USCCB Submits Comments on Proposed HHS Rulemaking, Urges Re-Opening of Final Rule Defining Mandate, Exemption
WASHINGTON—Religious employers andother stakeholders would still have their employee health insurance plans and premiumsused for services they find morally objectionable, even under future governmentaccommodations, according to comments submitted by the General Counsel of the U.S.Conference of Catho
WASHINGTON—Religious employers andother stakeholders would still have their employee health insurance plans and premiumsused for services they find morally objectionable, even under future governmentaccommodations, according to comments submitted by the General Counsel of the U.S.Conference of Catholic Bishops (USCCB) to the U.S. Department of Health andHuman Services (HHS). The May 15 comments outlined the continued objections ofUSCCB to the HHS "preventive services" mandate and urged the administration toresolve these issues "in favor of more, not less, religious freedom."
"We believe thatthis mandate is unjust and unlawful – it is bad health policy, and because itentails an element of government coercion against conscience, it creates areligious freedom problem," wrote Anthony Picarello, USCCB associate generalsecretary and general counsel, and Michael Moses, associate general counsel. "These moral and legal problems arecompounded by an extremely narrow exemption that intrusively and unlawfullycarves up the religious community into those that are deemed 'religious enough'for an exemption, and those that are not."
The comments weresubmitted in response to an HHS Advance Notice of Proposed Rulemaking (ANPRM)on preventive services, which expressed the administration's intention topropose additional regulations in order to establish alternative ways ofensuring contraceptive coverage for employees enrolled in health plans ofreligious organizations not exempted from the HHS mandate while still"accommodating" such organizations.
The USCCB commentsnoted that such an accommodation would only apply to some religiousorganizations and that it "would still leave their premiums or plans (or both)as the source or conduit for the objectionable 'services.' But the use ofpremiums and plans for that purpose is precisely what is morally objectionable,and having an insurer or third party administer the payments does not overcomethe moral objection." The comments concluded that, "under the terms set out inthe ANPRM, the 'accommodation' cannot provide effective relief even for thosefew stakeholders that qualify for it."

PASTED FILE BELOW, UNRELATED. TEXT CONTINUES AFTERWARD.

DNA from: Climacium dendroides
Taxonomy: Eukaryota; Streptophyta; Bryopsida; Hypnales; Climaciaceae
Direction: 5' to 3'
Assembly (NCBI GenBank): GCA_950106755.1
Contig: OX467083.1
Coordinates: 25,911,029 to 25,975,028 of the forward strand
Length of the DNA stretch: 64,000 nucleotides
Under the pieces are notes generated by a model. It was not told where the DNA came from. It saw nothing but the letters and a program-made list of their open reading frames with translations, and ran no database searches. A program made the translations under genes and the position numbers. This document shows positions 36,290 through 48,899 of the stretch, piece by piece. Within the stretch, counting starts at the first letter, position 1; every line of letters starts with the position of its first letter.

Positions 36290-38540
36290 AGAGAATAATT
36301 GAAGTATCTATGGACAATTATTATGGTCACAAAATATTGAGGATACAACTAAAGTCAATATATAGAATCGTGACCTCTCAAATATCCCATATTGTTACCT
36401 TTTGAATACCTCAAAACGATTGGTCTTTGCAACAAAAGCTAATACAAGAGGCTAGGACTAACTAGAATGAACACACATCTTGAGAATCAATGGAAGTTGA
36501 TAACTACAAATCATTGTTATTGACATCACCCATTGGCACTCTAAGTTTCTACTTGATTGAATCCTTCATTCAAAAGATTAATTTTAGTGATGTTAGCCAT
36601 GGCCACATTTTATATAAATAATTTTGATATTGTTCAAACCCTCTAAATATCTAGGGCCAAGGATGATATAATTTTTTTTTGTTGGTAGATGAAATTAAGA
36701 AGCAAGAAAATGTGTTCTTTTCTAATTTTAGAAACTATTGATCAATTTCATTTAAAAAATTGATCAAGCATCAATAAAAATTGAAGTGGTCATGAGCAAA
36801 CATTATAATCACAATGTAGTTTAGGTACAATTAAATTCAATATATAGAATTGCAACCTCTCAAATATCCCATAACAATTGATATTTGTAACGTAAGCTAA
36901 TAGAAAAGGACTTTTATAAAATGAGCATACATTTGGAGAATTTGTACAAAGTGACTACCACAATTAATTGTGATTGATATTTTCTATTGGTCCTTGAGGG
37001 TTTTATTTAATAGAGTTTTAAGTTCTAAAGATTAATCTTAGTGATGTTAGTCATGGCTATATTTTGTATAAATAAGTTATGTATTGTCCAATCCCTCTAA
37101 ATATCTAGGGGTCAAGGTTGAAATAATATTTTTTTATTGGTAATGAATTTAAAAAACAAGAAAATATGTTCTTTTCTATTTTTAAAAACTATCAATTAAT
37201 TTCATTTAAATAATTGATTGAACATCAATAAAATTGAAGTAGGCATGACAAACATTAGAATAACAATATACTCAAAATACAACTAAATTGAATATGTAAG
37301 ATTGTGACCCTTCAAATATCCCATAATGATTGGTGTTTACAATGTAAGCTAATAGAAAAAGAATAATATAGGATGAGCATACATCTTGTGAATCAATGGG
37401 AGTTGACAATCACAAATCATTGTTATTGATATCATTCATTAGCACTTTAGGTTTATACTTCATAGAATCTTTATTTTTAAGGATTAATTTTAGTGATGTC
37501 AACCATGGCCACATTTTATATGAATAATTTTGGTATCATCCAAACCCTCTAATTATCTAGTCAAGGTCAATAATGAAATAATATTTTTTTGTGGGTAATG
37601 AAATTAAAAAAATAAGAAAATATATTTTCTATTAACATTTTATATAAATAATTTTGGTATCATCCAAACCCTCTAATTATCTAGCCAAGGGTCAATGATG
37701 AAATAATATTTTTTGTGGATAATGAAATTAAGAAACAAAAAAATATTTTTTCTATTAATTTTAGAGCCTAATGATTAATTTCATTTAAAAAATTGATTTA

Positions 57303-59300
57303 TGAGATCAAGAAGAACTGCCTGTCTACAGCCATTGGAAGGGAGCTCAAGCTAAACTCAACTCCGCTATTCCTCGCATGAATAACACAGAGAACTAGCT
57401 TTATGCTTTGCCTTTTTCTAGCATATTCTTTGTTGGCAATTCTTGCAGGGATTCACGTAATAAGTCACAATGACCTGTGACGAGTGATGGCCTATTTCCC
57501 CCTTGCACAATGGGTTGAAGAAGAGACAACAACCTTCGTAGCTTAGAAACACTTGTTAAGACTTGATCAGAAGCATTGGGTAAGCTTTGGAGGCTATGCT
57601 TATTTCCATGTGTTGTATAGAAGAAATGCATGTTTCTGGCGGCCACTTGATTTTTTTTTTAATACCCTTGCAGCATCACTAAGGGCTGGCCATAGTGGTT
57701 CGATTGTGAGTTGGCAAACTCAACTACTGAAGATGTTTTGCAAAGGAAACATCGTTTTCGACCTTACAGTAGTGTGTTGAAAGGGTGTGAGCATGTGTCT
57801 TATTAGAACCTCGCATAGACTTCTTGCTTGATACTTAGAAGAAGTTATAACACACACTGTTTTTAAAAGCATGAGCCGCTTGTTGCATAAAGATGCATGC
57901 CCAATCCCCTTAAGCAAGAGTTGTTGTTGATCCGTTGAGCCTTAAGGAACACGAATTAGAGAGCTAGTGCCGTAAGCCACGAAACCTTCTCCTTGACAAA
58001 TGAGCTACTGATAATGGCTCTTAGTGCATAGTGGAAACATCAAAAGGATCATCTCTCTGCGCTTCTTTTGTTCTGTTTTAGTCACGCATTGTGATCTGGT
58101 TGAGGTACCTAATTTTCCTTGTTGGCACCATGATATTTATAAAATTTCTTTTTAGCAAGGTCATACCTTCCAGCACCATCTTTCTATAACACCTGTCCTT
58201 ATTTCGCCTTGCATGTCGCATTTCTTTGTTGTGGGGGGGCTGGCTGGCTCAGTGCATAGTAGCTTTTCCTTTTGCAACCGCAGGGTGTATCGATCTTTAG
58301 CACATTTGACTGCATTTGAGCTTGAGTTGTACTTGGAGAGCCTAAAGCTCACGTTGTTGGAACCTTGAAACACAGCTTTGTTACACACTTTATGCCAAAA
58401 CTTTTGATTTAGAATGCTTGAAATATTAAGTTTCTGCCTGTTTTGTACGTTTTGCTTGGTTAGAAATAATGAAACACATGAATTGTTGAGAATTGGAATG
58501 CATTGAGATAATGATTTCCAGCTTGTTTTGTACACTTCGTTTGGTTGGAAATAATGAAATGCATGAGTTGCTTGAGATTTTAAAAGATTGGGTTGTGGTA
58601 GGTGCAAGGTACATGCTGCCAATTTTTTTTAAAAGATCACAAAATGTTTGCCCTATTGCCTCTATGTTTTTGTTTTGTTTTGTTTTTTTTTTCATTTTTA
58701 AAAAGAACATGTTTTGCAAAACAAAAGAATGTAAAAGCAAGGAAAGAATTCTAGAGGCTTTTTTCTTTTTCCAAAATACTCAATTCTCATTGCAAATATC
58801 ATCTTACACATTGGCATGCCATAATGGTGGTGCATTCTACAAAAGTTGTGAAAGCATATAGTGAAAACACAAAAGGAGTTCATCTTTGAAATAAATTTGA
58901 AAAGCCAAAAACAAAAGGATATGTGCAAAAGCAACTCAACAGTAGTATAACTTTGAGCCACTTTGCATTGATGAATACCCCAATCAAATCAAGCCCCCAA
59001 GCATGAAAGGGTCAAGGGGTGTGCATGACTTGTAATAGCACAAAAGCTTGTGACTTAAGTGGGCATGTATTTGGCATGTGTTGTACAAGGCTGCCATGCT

The commentsoutlined six points:
First, the ANPRMdoes not change the fact that contraceptive services are included in the listof mandated preventive services. This has remained unchanged from an earlierregulation announced in August 2011.
Second, the ANPRMdoes not change the administration's criteria for defining "religiousemployers" exempted from the mandate, an exemption that USCCB calls "unprecedentedin federal law, improperly narrow, and unlawful." These criteria include thatemployers primarily hire and serve only members of their own religion.
Third, manystakeholders in the health insurance process—religious and secular insurers,religious and secular for-profit employers, individual policy-holders, andothers—with a conscientious objection to the mandate are completely ineligiblefor the exemption. The ANPRM does not acknowledge or address this problem, andas a result, those stakeholders "will be required in the next few months eitherto drop out of the health insurance marketplace, potentially triggeringcrippling penalties, or to provide coverage that violates their deeply-heldconvictions."
Fourth, while theadministration has invited public comment on some further "accommodation" for certainnon-exempt religious organizations, secular stakeholders will receive no suchaccommodation. "We believe that the contraceptive mandate violates the religiousand conscience rights of these stakeholders as well and is unlawful."
Fifth, regardlessof the definition of "religious organization," the central problem remains,that "conscientiously-objecting non-exempt religious organizations will stillbe required to provide plans that serve as a conduit for contraceptives andsterilization procedures to their own employees, and their premiums will helppay for those items." The administration has invited comment on differentapproaches for how to deal with a self-insured employer, but "none of them willsolve the problems that the mandate creates for non-exempt religiousorganizations with a conscientious objection to contraceptive coverage."
Sixth, the ANPRMraises new questions such as whether employers must be independently exempt fortheir employees to participate in an exempt plan, whether religious objectionto some, but not all, contraceptives should be accommodated and whether a pastpractice of mistakenly or unknowingly covering contraceptives should disqualifyone from accommodation.
"In each case, weurge resolution of these questions in favor of more, not less, religiousfreedom," Picarello and Moses wrote.
The full text ofthe comments is available online: www.usccb.org/about/general-counsel/rulemaking/upload/comments-on-advance-notice-of-proposed-rulemaking-on-preventive-services-12-05-15.pdf
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